Elon Musk’s acquisition of Twitter has already led to some major shake-ups at the company. Musk named himself “chief Twit,” fired top executives and shared his plans to change the platform’s current content moderation and bans. Many fear the changes will allow hate speech and inappropriate content on the platform, and as a result, several celebrities and high-profile people have vowed to leave.
Musk first announced his plan to buy the company in April. At the time, actor and activist Jameela Jamil, activist Shaun King, comic book writer Erik Larsen, wrestler Mick Foley and others said they would no longer use Twitter if he bought it. The $44 billion sale went through in late October.
Now that Musk is officially in control, more stars have become critical of him and made the same promise to leave while others seemed to be on the fence.
“Not hanging around for whatever Elon has planned. Bye,” the screenwriter and producer tweeted two days after Musk officially bought the company. She hasn’t tweeted since.
The singer said she was leaving the platform in a tweet on October 30. “Welp. It’s been fun Twitter. I’m out. See you on other platforms, peeps. Sorry, this one’s just not for me,” she wrote. She has not tweeted since.
The singer said she was appalled by the changes she saw after Musk acquired the company and vowed to stay off of it. “I’m shocked and appalled at some of the ‘free speech’ I’ve seen on this platform since its acquisition. Hate speech under the veil of ‘free speech’ is unacceptable; therefore I am choosing to stay off Twitter as it is no longer a safe space for myself, my sons and other POC,” she wrote.
The “Bill & Ted” actor said he would leave the platform and kept that promise – his account is no longer active. His last tweet was a meme about Musk taking over the platform, according to The Hollywood Reporter.
The “Billions” showrunner tweeted he was going to “take a breather” from Twitter then made his account private. In his final tweet, he instructed fans to find him on Instagram and TikTok, according to The Hollywood Reporter.
The actor, director and producer tweeted about his departure from the platform on October 28. “Hey all – I’m out of here. No judgement. Let’s keep the faith. Let’s protect our democracy. Let’s try to be kinder. Let’s try to save the planet. Let’s try to be more generous. Let’s look to find peace in the world,” he wrote.
In a previous tweet, he said he was going to be using Tribel Social, an alternative to Twitter. “Gotta wean myself off of this soon to be Musk machine,” Olin said. The platform promotes itself as being free of hate and “fake news.”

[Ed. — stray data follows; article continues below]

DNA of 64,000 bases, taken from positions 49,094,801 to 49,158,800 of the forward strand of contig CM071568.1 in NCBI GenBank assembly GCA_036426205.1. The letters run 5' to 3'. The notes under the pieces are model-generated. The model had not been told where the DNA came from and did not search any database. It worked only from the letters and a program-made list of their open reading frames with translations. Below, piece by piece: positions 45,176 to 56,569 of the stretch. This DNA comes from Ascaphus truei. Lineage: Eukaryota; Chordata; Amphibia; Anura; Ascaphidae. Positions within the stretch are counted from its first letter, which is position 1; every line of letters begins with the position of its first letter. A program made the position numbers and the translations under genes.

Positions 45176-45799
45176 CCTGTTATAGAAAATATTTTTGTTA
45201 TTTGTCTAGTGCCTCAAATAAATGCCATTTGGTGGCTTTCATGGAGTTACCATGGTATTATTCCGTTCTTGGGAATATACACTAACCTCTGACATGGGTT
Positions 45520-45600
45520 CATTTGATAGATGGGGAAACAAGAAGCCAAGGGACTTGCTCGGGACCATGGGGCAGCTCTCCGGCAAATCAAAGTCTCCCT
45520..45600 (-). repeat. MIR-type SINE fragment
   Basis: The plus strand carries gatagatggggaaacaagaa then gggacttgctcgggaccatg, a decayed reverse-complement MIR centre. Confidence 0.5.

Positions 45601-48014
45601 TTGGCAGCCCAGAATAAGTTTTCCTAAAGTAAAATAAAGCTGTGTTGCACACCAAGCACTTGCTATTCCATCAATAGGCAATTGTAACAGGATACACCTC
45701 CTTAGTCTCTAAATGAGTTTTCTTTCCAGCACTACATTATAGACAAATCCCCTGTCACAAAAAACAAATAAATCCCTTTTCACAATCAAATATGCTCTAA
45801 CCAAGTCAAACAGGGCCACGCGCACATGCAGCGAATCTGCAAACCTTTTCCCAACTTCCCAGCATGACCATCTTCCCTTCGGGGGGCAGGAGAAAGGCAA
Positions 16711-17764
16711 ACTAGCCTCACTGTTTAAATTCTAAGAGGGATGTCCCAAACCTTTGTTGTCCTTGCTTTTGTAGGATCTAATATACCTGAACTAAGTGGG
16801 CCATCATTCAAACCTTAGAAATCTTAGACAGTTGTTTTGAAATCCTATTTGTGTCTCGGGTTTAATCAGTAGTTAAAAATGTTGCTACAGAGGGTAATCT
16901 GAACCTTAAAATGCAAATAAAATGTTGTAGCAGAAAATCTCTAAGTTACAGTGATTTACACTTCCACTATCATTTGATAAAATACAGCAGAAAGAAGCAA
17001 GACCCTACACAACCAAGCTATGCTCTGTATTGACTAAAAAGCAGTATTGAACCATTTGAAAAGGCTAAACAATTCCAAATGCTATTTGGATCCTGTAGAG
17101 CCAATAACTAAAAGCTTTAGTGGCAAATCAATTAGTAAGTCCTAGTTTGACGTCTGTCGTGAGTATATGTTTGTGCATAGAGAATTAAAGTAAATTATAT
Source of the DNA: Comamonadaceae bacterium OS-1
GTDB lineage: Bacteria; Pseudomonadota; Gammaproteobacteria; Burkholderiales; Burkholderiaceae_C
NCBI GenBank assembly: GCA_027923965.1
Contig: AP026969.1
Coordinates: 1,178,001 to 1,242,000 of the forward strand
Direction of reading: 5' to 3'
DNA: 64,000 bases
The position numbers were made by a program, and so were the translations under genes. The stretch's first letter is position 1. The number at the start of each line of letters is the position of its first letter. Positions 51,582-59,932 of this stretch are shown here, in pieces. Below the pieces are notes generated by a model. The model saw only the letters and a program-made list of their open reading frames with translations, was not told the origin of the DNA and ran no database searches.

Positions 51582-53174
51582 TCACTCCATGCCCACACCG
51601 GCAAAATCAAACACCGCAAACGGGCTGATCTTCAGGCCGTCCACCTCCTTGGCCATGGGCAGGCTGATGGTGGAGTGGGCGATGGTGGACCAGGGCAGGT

The wrestler said in April he’d consider leaving Twitter. “I’ll be giving some serious thought to leaving Twitter for good in the near future,” he wrote. “I do not have a good feeling about where this platform is heading.” As of October 31, his Twitter account was deactivated.
The comic book writer, who worked on The Amazing Spider-Man series in the 1990s, vowed early on in Musk’s acquisition process to delete his Twitter account if the billionaire succeeded in buying the company. It appears Larsen has left the platform since the buy.
The actor first said that she would be leaving Twitter in April. “One good thing about Elon buying twitter is that I will *FINALLY* leave and stop being a complete menace to society on here. So it’s win win for you all really,” she tweeted. She has tweeted since then, and her most recent tweet is from October 26 – one day before Musk officially bought the company. It is unclear if she will return, but if she keeps her promise, she won’t be back on the platform while Musk controls it.
The filmmaker urged people to not leave the platform. “For those who are fighting to preserve our Constitutional Democracy, now is not the time to leave Twitter,” he tweeted the day after the acquisition. He has tweeted since then, mainly to promote the upcoming midterm elections on November 8.
The activist and author tweeted in April that she was sitting with her thoughts and watching, but hadn’t decided if she would stay on the platform.
“This platform feels like it is dying,” she tweeted on October 29. “If you are leaving, you can also find my content at Facebook. I have a built an active, moderated community there.”
The activist left Twitter in April, but came back hours later. However, his account is now private.
The actor said he was unsure if he would stay on Twitter. “Large exodus happening on this platform. Not sure if I stay or not,” he tweeted on October 28. “Leaning toward staying, but if today is a sign of things to come, not sure what the point is. Freedom of speech is great. Hate speech intended to incite harm, (with no consequences) ain’t what I signed up for.” He has tweeted several times since.